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Omagh, Co. Tyrone

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Omagh Poor Law Union was formally declared on the 9th May 1839 and covered an area of 272 square miles. Its operation was overseen by an elected Board of Guardians, 30 in number, representing its 29 electoral divisions as listed below (figures in brackets indicate numbers of Guardians if more than one):

Co. Tyrone: Athenry, Beragh, Camderry, Camowen, Carrickmore, Clanabogan, Creggan, Derrybard, Dervaghroy, Dromore, Drumquin, Dunbreen, Fallaghearn, Fintona, Gorsnacreagh, Greenan, Killyclogher, Leskinore, Loughmacrory, Loughmuck, Mountfield, East Mountjoy Forest, West Mountjoy Forest, Mullagharn, Mullaghslin, Omagh (2), Six-mile Cross, Tattymoyle, Tullyclunagh.

The Board also included 9 ex-officio Guardians, making a total of 39. The Guardians met each week at 1pm on Saturday.

The population falling within the Union at the 1831 census had been 66,388 with divisions ranging in size from Creggan (population 660) to Omagh itself (5,464).

The new Omagh Union workhouse was erected on a six-acre site to the north of Omagh. Designed by the Poor Law Commissioners' architect George Wilkinson, the building was based on one of his standard plans to accommodate 800 inmates. Its construction cost £6,557 plus £1,343 for fittings etc. The workhouse was declared fit for the reception of paupers on 24th August 1841 and admitted its first inmates on the same day.

The workhouse location and layout are shown on the 1908 OS map below.

Omagh workhouse site, 1908.

The buildings followed Wilkinson's typical layout. An entrance and administrative block at the south contained a porter's room and waiting room at the centre with the Guardians' board room on the first floor above.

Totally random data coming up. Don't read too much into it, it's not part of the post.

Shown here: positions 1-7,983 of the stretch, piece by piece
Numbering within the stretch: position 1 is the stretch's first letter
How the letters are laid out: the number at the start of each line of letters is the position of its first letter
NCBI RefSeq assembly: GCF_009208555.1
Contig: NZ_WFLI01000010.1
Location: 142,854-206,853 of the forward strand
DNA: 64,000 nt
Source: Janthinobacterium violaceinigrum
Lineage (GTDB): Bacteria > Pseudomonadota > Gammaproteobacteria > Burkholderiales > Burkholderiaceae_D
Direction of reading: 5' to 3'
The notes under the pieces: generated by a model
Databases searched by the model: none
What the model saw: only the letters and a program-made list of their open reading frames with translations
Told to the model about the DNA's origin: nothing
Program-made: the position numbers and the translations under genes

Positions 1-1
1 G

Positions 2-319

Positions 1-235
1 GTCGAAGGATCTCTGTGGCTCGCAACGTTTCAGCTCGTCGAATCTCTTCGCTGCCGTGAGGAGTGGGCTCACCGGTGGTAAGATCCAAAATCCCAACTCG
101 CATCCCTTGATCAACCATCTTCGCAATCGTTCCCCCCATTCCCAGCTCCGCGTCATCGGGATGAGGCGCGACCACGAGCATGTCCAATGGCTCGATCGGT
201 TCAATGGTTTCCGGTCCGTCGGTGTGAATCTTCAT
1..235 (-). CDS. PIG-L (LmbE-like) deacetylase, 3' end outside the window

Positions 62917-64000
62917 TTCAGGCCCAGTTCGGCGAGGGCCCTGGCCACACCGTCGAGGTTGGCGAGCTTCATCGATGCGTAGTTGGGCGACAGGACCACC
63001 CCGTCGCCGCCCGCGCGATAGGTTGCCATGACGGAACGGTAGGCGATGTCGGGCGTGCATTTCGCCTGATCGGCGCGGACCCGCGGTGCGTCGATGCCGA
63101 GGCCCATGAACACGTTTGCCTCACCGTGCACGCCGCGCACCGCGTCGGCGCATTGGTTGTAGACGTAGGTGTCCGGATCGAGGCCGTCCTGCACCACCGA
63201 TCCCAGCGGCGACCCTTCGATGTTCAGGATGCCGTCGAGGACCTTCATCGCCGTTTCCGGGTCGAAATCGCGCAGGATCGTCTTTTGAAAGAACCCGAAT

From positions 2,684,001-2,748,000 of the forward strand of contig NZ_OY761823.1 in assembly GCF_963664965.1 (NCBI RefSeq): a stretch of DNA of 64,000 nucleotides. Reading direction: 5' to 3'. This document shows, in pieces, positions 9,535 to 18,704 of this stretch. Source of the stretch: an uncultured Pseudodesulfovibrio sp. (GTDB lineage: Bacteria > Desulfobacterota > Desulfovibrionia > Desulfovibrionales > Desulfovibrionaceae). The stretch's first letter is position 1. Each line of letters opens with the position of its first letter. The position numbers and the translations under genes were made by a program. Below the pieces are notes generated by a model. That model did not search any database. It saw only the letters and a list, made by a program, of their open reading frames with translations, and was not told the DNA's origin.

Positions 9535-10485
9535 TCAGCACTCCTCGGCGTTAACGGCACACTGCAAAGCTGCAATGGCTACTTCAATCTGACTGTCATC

The main accommodation block had the Master's quarters at the centre, with male and female wings to each side. At the rear, a range of single-storey utility rooms such as bakehouse and washhouse connected through to the infirmary and idiots' wards via a central spine containing the chapel and dining-hall.

During the famine in the mid-1840s, sleeping galleries were erected to accommodate an additional 200 inmates. Fever patients were initially accommodated in Omagh Fever Hospital. However, as conditions worsened, the whole workhouse was turned over for use as a temporary fever hospital, with able-bodied inmates being rehoused in Omagh. During this time, the Guardians' meeting were also relocated to Omagh courthouse. A purpose-built fever hospital was subsequently erected to the north of the workhouse.

In 1895, Omagh was visited by a "commission" from the British Medical Journal investigating conditions in Irish workhouse infirmaries. Like many others that were examined, the Omagh workhouse suffered from antiquated sanitary facilities such as a lack of running water in the infirmary. The nursing staff were overstretched and at night, no nurse was provided nor any means to summon help by the inmates who were locked in their wards. Further details are available in the full report.

At the 1901 census, the population of the Union was 38,553 with 10 officials and 210 inmates in the workhouse.

The entrance block was later used as offices by Omagh Rural District Council but was demolished in in around 1962. The main workhouse buildings had various uses as offices and stores, and also remained the home of the last master, Thomas Monsell, after the Union was dissolved. The buildings were demolished in about 1967. Only the fever hospital now survives, as part of Omagh General Hospital.

Omagh former fever hospital, 2004.
© Kathleen McGale.

Staff

  • Masters: Robert Tener, James Young, George Mackey, Henry Beggs, Joseph Rodgers, John Kelly, Charles McLaughlin, Thomas Monsell.
  • Clerks: Joseph McKnight, William Johnston McKnight, William Cathcart, Patrick Gormley, Robert Parke, Joseph P Robinson.

Records

  • Public Record Office of Northern Ireland, 2 Titanic Boulevard, Titanic Quarter, Belfast BT3 9HQ. Holdings include: Board of Guardians' minutes (June 1839 - Sept 1948); Indoor relief lists (1940-49); Births (1867-1905); Tobacco book (1938-4); Farm account book (1936-44); etc.

Bibliography

Links

  • None.

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